Melbourne Cup Week

Last weekend, an annual spectacle, unique to Melbourne, began in full force: The Melbourne Cup.

This yearly sporting event is Australia’s most prestigious horse race. It’s known as the “race that stops the nation”—that phrase was uttered to me by four different people. However, this event is not known just for its horses. If you say the phrase “Melbourne Cup” in Melbourne, it will evoke images of glamor and incredibly fancy dress. This is an event that is unmissable for the Melbourne elite. In fact, many of Melbourne’s socialites will prepare their dresses and hats months in advance and there is even a competition for best-dressed man and woman. Also, The Melbourne Cup has hosted many famous celebrities in the past, such as British royalty, and, this year, Usain Bolt was in attendance.

However, there is quite a bit of controversy when you speak to Australian’s about the Melbourne Cup. Some of them are excited about it, ready to put some money down on a couple of horses. However, quite a few people have the view that this event is cruel for the horses and should not be going on. It’s interesting to be a foreigner and to learn about these different perspectives on something like The Melbourne Cup.

The individual Melbourne Cup race took place on November 7th, but the events and other races started on Saturday the 4th which altogether makes up the whole Melbourne Cup. The Monday before the race, there was the Melbourne Cup parade right down the street from where I am living. My roommate and I decided to go watch it. It was quite a fun event because they had old winners, horse-drawn carriages, children dressed as jockeys, aboriginal performing arts groups, and the winners of the fashion show (who were probably wearing dresses that cost more than Drexel’s tuition).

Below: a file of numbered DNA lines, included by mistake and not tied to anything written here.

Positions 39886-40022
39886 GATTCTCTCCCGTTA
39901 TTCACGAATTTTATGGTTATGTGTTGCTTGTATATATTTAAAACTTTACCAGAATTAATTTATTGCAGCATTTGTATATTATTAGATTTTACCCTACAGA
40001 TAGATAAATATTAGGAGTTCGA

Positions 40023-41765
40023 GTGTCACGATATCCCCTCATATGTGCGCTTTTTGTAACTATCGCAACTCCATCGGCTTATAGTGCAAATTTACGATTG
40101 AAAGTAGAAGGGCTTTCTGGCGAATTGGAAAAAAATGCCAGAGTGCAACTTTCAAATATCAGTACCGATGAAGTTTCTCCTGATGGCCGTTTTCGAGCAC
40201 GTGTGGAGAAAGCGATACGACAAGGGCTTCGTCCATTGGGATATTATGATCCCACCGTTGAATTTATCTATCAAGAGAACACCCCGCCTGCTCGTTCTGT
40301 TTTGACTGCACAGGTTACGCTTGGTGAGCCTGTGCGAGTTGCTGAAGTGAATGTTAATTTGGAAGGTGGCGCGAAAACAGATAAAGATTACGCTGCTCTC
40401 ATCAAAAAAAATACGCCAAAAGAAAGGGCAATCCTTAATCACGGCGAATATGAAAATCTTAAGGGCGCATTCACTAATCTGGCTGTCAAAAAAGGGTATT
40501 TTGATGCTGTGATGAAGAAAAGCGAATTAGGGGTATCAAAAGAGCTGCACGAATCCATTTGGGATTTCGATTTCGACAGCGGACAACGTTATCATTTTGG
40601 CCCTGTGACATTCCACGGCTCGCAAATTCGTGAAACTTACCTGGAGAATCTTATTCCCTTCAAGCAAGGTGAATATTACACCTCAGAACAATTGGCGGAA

Tuesday, Melbourne Cup Day, was an official public holiday. And no, I’m not joking. The state of Victoria named a horse race a public holiday. No one went to school, the banks were closed, and store hours changed. The interesting this about this is that the horse race starts at 3pm and lasts for about two whole minutes. I went to go watch it on the big screen in a pub and it was fascinating the thing unfold. Right up to the start of the race, people were placing bets at designated bet machines. When the race started, the bar went quiet. And then, as the horses turned the last corner, people began shouting, screaming, and egging on their favorites to win. Ultimately, there was a mix of happiness and disappointment at the end of it all.

The Melbourne Cup is a unique experience unto itself. There are dresses, parades, and even a horse race or two. It’s publicized months in advance and planned even further ahead. In the end, it’s a uniquely Australian thing and I’m glad I was able to experience it.


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